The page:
Nearly a decade ago, archaeologists at Wadi al-Jarf on Egypt’s Red Sea Coast found a cache of papyrus fragments dating from the reign of the 4th Dynasty King Khufu (Cheops), he of the Great Pyramid at Giza, dating from 2633-2605 BCE. These fragments appear to be the “oldest written documents” ever found (document meaning material approximating paper as opposed to some other material); more interesting perhaps is that they are from logbooks—tasks, travel, supplies, rations—of an official called Inspector Merer, who ran a work gang who also transported stone blocks destined for the Great Pyramid.

One would think that comparing civilizations as far removed in time and space as Ancient Egypt and Ancient China might not reveal much. Yet Professor Tony Barbieri’s Ancient Egypt and Early China: State, Society, and Culture gleans much from a deeply-researched comparison of political structures, diplomatic relations, legal systems, ideas of the afterlife, and other aspects.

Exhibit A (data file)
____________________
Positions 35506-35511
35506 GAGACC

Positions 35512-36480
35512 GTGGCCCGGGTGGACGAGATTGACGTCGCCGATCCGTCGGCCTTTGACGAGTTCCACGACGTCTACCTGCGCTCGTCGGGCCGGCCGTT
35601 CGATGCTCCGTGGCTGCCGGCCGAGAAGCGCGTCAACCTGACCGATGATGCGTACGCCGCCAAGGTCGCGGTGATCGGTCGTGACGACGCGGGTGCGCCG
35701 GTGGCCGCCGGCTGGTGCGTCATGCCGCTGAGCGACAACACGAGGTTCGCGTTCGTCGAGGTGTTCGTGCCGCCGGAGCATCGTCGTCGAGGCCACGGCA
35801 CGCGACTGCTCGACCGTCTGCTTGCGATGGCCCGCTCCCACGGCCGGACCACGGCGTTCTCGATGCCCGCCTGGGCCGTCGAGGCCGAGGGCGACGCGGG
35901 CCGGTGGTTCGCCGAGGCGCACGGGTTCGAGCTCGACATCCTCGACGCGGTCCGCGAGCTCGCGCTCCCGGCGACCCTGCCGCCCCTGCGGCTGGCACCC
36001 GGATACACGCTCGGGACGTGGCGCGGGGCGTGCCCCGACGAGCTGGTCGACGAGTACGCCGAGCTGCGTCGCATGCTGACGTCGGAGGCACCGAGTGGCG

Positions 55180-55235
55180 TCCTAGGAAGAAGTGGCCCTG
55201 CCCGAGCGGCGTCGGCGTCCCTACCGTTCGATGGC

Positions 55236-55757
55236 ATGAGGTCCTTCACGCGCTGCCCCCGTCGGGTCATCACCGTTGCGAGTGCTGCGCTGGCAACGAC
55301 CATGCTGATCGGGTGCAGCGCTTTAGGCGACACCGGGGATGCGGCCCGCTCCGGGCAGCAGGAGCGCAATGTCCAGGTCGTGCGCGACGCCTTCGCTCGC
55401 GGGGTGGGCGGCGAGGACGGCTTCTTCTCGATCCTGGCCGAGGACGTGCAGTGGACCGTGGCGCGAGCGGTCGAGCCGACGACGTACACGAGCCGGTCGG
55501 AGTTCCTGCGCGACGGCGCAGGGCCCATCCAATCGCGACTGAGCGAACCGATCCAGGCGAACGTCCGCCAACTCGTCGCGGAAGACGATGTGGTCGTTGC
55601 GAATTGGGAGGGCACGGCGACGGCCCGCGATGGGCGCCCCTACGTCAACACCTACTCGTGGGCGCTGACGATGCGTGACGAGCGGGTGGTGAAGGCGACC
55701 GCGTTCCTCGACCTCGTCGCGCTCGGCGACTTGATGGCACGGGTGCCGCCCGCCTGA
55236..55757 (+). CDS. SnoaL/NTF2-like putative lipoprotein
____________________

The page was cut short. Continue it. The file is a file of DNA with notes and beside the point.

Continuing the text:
Many years ago a Parisian dance act from Pigalle received an invitation to play at a nightclub on Cairo’s Pyramid Road. Like “costumes” at the Crazy Horse today, the dancers’ body stockings left nothing to the imagination. The audience of worldly Cairiotes, the tarbouche-wearing musicians with their lutes and durabukas, the indefatigable army of busboys, gazed on this spectacle of female nubility with a mix of indifference and condescension.

 John Greaves, Pyramidographia and Other Writings, with Birch's Life of John Greaves", John Anthony Butler (ed) (Cambridge Scholars Publishing, August 2018)
John Greaves, Pyramidographia and Other Writings, with Birch’s Life of John Greaves”, John Anthony Butler (ed) (Cambridge Scholars Publishing, August 2018)

This is a modern-spelling edition of John Greaves’s Pyramidographia (1646), together with some miscellaneous travel-writings, letters and a biography of Greaves by Thomas Birch. It includes a full scholarly introduction and detailed notes. This book is the first of its kind in English, and undertakes a scientific evaluation of the pyramids through metrics, using state-of-the-art instruments and drawing on both ancient and modern authorities, amongst which is included Arab and Persian writers as well as Western sources.